District Wildlife Biologist Robert Skorkowsky, shown here at the US Forest Service offices in Steamboat Springs on Monday afternoon, recently won the Laurel Kagan Wiley Award for Excellence and Dedication in Wildlife Conservation.

Photo by Brian Ray

District Wildlife Biologist Robert Skorkowsky, shown here at the US Forest Service offices in Steamboat Springs on Monday afternoon, recently won the Laurel Kagan Wiley Award for Excellence and Dedication in Wildlife Conservation.

A passion for the outdoors

Wildlife biologist Skorkowsky honored for work in forest

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— Robert Skorkowsky, a wildlife biologist with the Routt National Forest, said being recognized for hard work is always memorable. But winning an award named after someone who mentored him in wildlife conservation is truly special.

On Wednesday, Skorkowsky received the Laurel Kagan Wiley Award for Excellence and Dedication in Wildlife Conservation during a regional Forest Service meeting in Fort Collins.

The award - a bronze lynx chasing a rabbit - is dedicated to Wiley, a wildlife biologist who worked in the Rio Grande National Forest.

"She was a tremendous advocate for wildlife and wildlife conservation," Skorkowsky said about Wiley, who died almost two years ago.

"One of my fondest memories of Laurel was actually watching her open the cages and introducing lynx back into the habitat," he said. "Being nominated for this award was very significant for me because I respect Laurel a lot. : I definitely learned a lot from her. When I was seeking advice on how to do things, Laurel was one of the first people I called on."

Skorkowsky, who has served as a biologist for the Forest Service's Rocky Mountain Region since 1997, said his job is to ensure wildlife resources are considered in all forest service decisions and projects, and also to look for opportunities to improve and enhance wildlife populations in the habitat.

It's a career spawned by a lifelong love for the outdoors, he said.

"I just kind of developed a real love for being outside when I was a kid, and I was looking for every opportunity to continue to do that," said Skorkowsky, who noted that the writings of famed biologist Aldo Leopold served as an inspiration to him.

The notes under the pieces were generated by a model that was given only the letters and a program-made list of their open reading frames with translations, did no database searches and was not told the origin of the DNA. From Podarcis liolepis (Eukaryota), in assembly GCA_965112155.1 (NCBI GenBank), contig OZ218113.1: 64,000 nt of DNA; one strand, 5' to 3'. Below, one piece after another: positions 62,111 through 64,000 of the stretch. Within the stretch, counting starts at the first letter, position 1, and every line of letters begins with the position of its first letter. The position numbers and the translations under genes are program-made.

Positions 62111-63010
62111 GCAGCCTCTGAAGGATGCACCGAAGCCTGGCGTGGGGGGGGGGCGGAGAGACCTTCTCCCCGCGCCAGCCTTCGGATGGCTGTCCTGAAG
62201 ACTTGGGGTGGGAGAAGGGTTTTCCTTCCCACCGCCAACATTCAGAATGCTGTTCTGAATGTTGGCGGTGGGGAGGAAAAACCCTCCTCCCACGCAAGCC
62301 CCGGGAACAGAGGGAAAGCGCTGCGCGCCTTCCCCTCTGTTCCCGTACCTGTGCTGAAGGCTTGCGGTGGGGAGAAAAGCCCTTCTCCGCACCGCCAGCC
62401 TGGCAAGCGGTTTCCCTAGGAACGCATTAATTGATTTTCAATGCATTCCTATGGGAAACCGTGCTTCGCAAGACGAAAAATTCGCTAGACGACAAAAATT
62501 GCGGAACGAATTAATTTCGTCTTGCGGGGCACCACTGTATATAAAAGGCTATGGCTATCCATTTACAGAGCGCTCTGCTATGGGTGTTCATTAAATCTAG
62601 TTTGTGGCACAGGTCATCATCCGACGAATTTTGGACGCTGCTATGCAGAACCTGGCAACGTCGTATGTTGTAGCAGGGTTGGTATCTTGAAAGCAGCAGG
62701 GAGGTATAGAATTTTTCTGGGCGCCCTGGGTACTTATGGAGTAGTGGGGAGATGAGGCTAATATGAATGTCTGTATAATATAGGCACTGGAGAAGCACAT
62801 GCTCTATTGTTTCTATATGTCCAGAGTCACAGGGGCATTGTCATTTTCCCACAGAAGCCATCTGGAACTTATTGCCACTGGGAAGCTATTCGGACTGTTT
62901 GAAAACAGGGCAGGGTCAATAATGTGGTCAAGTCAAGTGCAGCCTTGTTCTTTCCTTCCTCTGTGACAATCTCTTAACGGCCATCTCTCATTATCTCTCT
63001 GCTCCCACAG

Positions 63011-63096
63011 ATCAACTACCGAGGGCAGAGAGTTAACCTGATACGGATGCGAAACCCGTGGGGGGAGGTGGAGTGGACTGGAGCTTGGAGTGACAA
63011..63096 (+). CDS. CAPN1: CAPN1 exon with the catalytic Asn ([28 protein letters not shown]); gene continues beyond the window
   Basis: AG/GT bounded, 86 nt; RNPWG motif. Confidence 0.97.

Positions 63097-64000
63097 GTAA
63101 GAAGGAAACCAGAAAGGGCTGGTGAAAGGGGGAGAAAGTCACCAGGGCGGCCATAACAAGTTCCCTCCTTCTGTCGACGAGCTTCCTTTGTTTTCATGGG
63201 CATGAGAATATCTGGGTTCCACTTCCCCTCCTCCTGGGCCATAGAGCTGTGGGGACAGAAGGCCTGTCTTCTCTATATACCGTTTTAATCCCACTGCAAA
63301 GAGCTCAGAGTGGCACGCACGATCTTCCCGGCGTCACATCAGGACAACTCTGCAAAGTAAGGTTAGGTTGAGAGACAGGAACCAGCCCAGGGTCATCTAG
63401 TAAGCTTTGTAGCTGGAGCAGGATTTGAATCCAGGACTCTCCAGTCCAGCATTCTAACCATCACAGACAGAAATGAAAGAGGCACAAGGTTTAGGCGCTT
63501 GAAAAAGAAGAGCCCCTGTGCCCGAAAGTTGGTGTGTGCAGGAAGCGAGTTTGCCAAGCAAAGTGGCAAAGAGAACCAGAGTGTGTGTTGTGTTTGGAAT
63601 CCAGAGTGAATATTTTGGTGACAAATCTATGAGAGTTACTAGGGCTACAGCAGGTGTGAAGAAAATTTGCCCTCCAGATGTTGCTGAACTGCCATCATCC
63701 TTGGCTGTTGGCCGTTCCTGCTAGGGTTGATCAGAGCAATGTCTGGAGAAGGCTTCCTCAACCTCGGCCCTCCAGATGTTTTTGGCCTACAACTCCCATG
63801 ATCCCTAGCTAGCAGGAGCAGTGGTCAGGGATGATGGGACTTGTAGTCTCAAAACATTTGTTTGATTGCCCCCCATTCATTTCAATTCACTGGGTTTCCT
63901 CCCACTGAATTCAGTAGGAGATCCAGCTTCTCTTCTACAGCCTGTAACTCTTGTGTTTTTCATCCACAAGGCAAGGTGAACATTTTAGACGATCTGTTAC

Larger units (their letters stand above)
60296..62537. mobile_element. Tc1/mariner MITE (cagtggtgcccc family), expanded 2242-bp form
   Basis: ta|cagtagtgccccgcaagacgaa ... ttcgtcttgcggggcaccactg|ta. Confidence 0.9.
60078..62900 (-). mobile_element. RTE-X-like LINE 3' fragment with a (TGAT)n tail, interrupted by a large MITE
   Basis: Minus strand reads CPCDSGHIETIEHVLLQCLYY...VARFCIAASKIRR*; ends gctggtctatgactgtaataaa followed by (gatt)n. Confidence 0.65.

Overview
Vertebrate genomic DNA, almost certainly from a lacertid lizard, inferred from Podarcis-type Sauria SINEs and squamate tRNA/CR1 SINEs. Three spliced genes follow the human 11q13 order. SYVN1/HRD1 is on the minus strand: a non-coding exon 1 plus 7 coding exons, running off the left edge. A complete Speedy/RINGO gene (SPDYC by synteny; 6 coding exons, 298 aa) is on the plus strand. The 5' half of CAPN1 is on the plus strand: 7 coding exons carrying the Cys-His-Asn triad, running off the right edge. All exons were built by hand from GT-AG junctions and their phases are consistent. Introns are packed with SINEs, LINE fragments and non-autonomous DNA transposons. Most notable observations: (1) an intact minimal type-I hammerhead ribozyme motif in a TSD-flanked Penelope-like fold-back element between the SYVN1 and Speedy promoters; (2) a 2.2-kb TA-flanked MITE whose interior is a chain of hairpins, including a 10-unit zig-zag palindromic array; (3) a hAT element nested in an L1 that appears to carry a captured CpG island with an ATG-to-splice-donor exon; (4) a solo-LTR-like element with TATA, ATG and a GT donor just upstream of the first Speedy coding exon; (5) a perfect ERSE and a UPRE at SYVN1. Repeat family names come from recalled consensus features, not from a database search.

Skorkowsky said one passage in a book of Leopold's on land ethics has motivated him throughout his career.

"A land ethic changes the role of Homo sapiens from conquerors of the land community to plain members and citizens of it. It implies respect for his fellow members and also respect for the community," Leopold said.

Whether it's through creating a management plan for the California Park Special Interest Area in North Routt, or ensuring timber sales are undertaken responsibly, Skorkowsky said everything he does is for the good of the national forest.

"I really care about the land, and I want to do what I can to take care of everything out there, and this job gives me the opportunity to do that - to help manage the national forest, manage wildlife species, and try to ensure that when we do things that wildlife is considered," he said.

Diann Ritschard, public affairs specialist with the Forest Service, said Skorkowsky has another trait that makes him invaluable to the national forest - the ability to build relationships among a wide group of people and agencies invested in wildlife conservation.

"Those partnerships oftentimes come with money. : He brought in about $225,000 in extra money working with partners who have funds for wildlife purposes," she said. "That is a pretty good accomplishment and a lot of money to help boost his wildlife programs."

Comments

gravity 6 years, 6 months ago

Way to go Robert. Your Hard work pays off in the end.

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